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Study: Global economy is at risk of shrinking sharply due to climate impacts

Study: Global economy is at risk of shrinking sharply due to climate impacts

According to researchers, the climate crisis also threatens economic prosperity. Other measures would be significantly less expensive for the economy.

According to a new calculation, the global economy is at risk of shrinking by around a fifth by the middle of the century as a result of global warming – even if emissions of climate-damaging gases were drastically reduced in the future. Otherwise, much greater economic damage than $38 trillion per year can be expected, as researchers from the Potsdam Institute for Climate Impact Research (PIK) calculated in a study published in the journal Nature.

The authors write that this damage would be six times higher than the estimated costs for climate protection measures to limit global warming to a maximum of two degrees.

German economy could shrink by 11 percent

Depending on the region, the expected damage varies greatly. The poorest countries and those least responsible for climate change will be hit hardest, the study says. For Germany – as for the USA – the researchers predict that the economy will shrink by 11 percent by the middle of the century, compared to a scenario without climate impacts. The information refers to a scenario in which it is possible to get on a path that can limit global warming to below two degrees by the end of the century. According to the United Nations, the current climate protection plans are not yet sufficient.

“Significant income losses are forecast for most regions, including North America and Europe, with South Asia and Africa hardest hit,” wrote Maximilian Kotz, one of the study authors. “These losses are caused by a wide range of economically relevant impacts of climate change, such as impacts on agricultural yields, labor productivity or infrastructure.” Damage from storms or forest fires is not included, but could further increase the amount of damage.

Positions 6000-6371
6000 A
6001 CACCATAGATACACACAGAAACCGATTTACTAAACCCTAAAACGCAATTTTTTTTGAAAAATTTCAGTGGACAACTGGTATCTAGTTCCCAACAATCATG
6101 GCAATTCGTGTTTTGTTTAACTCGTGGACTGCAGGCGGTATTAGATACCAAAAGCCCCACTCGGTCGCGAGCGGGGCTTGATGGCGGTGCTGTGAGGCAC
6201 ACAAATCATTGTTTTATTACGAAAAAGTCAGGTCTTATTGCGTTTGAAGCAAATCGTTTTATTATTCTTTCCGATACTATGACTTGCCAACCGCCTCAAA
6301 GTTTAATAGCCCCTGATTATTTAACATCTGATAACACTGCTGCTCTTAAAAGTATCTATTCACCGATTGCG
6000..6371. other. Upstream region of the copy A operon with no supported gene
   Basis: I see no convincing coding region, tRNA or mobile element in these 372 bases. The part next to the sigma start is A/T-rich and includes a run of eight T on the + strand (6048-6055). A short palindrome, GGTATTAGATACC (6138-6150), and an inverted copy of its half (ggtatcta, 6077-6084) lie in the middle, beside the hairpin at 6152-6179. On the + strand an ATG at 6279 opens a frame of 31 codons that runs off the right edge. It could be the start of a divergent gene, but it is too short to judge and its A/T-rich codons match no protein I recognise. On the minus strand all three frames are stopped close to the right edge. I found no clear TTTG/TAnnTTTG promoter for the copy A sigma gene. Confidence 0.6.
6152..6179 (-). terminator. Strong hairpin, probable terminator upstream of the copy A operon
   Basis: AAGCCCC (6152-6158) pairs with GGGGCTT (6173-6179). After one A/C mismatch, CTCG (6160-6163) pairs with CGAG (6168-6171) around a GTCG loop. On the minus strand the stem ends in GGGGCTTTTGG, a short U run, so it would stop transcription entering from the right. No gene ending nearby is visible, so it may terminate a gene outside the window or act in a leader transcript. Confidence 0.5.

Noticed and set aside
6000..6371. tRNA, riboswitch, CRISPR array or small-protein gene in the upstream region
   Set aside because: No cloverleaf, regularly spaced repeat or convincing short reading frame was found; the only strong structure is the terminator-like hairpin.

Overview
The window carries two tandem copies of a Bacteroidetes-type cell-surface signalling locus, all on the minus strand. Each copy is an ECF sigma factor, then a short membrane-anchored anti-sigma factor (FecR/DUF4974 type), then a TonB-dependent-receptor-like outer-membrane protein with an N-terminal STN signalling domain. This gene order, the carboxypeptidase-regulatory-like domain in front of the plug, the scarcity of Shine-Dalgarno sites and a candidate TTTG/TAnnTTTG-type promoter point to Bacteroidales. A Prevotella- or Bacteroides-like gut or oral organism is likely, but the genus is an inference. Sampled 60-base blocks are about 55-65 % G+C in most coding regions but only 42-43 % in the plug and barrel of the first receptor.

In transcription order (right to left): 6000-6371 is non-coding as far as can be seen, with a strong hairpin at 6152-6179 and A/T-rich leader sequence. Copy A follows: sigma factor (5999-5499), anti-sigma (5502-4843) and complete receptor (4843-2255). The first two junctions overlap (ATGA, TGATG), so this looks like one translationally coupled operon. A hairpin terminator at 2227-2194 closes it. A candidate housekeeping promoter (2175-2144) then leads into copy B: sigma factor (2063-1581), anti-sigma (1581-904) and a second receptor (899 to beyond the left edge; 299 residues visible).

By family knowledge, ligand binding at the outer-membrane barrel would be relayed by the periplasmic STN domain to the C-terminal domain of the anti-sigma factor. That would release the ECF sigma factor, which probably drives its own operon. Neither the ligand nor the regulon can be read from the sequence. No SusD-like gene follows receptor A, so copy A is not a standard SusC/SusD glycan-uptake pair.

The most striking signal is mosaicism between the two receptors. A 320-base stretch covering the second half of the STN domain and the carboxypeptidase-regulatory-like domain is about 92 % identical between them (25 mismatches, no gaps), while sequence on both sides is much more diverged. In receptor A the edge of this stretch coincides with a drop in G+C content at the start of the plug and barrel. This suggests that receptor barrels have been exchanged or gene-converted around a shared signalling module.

For the calculation, the researchers evaluated data from the past 40 years from more than 1,600 regions on how weather extremes have influenced economic growth. Based on climate models, they calculated how these are likely to have an economic impact over the next 26 years.

Coming damage due to emissions that have already occurred

Researcher Leonie Wenz pointed out that the expected damage was the result of the greenhouse gases that had already been emitted. In order to cushion this, adjustment measures are needed. “In addition, we must drastically and immediately reduce our CO₂ emissions – otherwise the economic losses will be even higher in the second half of the century and reach a global average of up to 60 percent by the end of the century,” said Wenz.

The current calculations by the Potsdam team are surprisingly close to the forecasts known as the Stern Report, which the economist Nicholas Stern calculated almost 20 years ago on behalf of the British government: Climate change is threatening the international economy with a decline of around 20 percent it in the study presented in 2006. The conclusion back then was that climate protection was expensive – but no climate protection was even more expensive.

“The urgency of action cannot be emphasized often enough,” said Matthias Kopp from the environmental association WWF Germany to the dpa. “The longer we delay, the more difficult and costly it will be to mitigate the consequences of the climate and environmental crisis.”

Source: Stern

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